Understanding the social and economic factors driving land use change in sub‐Saharan West African wintering areas
There is widespread concern about the population status of Palaearctic-African migrant birds. Long-distance migrant species are declining across Europe. Of the long-distance migrant passerines species that travel to sub-Saharan Africa 71% have declined. The Sahel region is a key habitat for Palaearctic-African migrants and the majority depend on it at some stage in their life cycle (eg spring/autumn staging posts or wintering area). Land cover change, especially associated with agricultural intensification, has been rapid and extensive. Drought and habitat degradation in West Africa has been implicated in the declines in some migrant species but links between actual land cover change and declines in migrants are poorly understood and, with new field research, land cover change will probably be implicated in the declines of more species.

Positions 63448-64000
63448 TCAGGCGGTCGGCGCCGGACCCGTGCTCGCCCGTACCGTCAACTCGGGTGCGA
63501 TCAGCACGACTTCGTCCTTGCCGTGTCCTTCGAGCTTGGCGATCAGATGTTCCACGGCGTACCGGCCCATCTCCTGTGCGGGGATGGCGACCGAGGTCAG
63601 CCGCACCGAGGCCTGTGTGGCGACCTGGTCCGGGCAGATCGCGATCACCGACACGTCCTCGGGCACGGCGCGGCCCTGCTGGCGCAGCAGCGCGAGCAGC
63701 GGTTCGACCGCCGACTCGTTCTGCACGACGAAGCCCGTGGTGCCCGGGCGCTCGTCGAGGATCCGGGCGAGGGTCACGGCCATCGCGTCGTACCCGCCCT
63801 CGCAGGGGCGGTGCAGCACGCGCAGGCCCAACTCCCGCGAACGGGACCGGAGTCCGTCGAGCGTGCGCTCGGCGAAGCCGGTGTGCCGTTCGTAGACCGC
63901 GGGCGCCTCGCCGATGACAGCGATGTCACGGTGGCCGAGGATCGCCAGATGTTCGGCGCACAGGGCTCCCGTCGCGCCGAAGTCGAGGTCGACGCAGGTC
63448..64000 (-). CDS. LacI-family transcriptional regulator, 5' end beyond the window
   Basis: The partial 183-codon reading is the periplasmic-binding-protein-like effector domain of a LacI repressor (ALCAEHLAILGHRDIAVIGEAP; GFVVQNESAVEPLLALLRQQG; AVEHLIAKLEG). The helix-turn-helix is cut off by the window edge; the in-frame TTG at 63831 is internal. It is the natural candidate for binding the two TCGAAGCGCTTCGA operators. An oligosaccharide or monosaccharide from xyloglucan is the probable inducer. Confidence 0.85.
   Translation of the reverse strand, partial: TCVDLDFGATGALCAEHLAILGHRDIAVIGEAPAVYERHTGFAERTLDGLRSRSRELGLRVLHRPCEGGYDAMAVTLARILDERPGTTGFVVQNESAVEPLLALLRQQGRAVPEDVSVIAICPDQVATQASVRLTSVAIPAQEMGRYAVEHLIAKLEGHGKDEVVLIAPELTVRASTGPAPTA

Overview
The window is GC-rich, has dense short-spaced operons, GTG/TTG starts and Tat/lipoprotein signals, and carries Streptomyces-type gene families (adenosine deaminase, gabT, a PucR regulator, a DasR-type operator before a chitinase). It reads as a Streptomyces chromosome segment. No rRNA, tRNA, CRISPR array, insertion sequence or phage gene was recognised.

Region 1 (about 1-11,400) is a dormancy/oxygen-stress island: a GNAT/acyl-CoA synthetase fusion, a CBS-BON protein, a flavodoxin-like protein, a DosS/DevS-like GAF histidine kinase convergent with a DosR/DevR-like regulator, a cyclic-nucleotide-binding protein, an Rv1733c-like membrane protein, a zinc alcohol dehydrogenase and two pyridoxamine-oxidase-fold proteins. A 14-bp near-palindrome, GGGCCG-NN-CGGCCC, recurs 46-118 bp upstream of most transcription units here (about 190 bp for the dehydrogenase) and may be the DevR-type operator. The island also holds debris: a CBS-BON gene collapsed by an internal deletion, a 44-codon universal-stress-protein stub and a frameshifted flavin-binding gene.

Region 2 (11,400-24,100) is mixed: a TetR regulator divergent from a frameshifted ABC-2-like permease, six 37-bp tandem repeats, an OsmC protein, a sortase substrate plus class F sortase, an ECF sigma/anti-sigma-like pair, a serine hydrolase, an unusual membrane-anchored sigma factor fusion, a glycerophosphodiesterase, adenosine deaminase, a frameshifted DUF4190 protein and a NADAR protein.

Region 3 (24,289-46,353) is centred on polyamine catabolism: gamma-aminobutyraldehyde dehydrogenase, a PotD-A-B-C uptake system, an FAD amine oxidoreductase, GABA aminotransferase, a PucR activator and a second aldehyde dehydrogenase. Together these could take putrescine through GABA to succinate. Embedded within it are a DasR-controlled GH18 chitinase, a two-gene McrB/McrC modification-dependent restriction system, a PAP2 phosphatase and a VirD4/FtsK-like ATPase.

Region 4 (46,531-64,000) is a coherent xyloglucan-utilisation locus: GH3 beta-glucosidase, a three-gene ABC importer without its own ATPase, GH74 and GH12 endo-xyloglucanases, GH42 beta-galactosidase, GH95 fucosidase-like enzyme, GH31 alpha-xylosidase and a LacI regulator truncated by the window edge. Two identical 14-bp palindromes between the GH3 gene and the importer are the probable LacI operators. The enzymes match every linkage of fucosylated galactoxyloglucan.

This project, together with ongoing ecological research, will provide a better understanding of the habitats the migrant birds occupy in the Sahel together with a framework for better understanding the complex mix of social and economic factors that drive land use change in the Sahel region. By understanding these drivers better, it will be possible to understand how to promote and test land use practices that are aimed at improving the conservation status of migrants in the Sahel as well as improving people's livelihoods. Through the workshops, papers and policy briefs, the results will be communicated and promoted to the ecological, development and aid communities in the UK and regionally through the BirdLife network in Africa.